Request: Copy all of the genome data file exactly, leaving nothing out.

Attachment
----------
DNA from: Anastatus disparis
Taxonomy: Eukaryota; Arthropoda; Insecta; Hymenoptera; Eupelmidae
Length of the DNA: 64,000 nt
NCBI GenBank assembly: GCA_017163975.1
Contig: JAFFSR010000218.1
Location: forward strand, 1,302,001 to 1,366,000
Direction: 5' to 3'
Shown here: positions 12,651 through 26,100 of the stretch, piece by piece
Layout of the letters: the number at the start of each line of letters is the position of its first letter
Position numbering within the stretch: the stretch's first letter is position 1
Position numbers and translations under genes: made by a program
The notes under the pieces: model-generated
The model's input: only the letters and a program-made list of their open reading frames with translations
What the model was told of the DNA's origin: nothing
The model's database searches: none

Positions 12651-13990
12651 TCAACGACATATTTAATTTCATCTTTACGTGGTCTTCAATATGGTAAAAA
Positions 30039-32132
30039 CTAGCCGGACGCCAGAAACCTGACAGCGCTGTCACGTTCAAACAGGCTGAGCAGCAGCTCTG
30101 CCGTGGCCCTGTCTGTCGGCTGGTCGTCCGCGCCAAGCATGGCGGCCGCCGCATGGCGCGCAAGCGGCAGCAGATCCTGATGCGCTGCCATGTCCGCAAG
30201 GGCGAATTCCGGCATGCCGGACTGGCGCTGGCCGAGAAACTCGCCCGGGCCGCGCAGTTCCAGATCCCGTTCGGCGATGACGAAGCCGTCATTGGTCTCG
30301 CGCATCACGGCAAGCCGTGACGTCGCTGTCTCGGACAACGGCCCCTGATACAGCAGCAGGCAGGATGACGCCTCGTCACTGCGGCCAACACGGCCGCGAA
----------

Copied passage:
DNA from: Anastatus disparis
Taxonomy: Eukaryota; Arthropoda; Insecta; Hymenoptera; Eupelmidae
Length of the DNA: 64,000 nt
NCBI GenBank assembly: GCA_017163975.1
Contig: JAFFSR010000218.1
Location: forward strand, 1,302,001 to 1,366,000
Direction: 5' to 3'
Shown here: positions 12,651 through 26,100 of the stretch, piece by piece
Layout of the letters: the number at the start of each line of letters is the position of its first letter
Position numbering within the stretch: the stretch's first letter is position 1
Position numbers and translations under genes: made by a program
The notes under the pieces: model-generated
The model's input: only the letters and a program-made list of their open reading frames with translations
What the model was told of the DNA's origin: nothing
The model's database searches: none

Positions 12651-13990
12651 TCAACGACATATTTAATTTCATCTTTACGTGGTCTTCAATATGGTAAAAA
Positions 30039-32132
30039 CTAGCCGGACGCCAGAAACCTGACAGCGCTGTCACGTTCAAACAGGCTGAGCAGCAGCTCTG
30101 CCGTGGCCCTGTCTGTCGGCTGGTCGTCCGCGCCAAGCATGGCGGCCGCCGCATGGCGCGCAAGCGGCAGCAGATCCTGATGCGCTGCCATGTCCGCAAG
30201 GGCGAATTCCGGCATGCCGGACTGGCGCTGGCCGAGAAACTCGCCCGGGCCGCGCAGTTCCAGATCCCGTTCGGCGATGACGAAGCCGTCATTGGTCTCG
30301 CGCATCACGGCAAGCCGTGACGTCGCTGTCTCGGACAACGGCCCCTGATACAGCAGCAGGCAGGATGACGCCTCGTCACTGCGGCCAACACGGCCGCGAA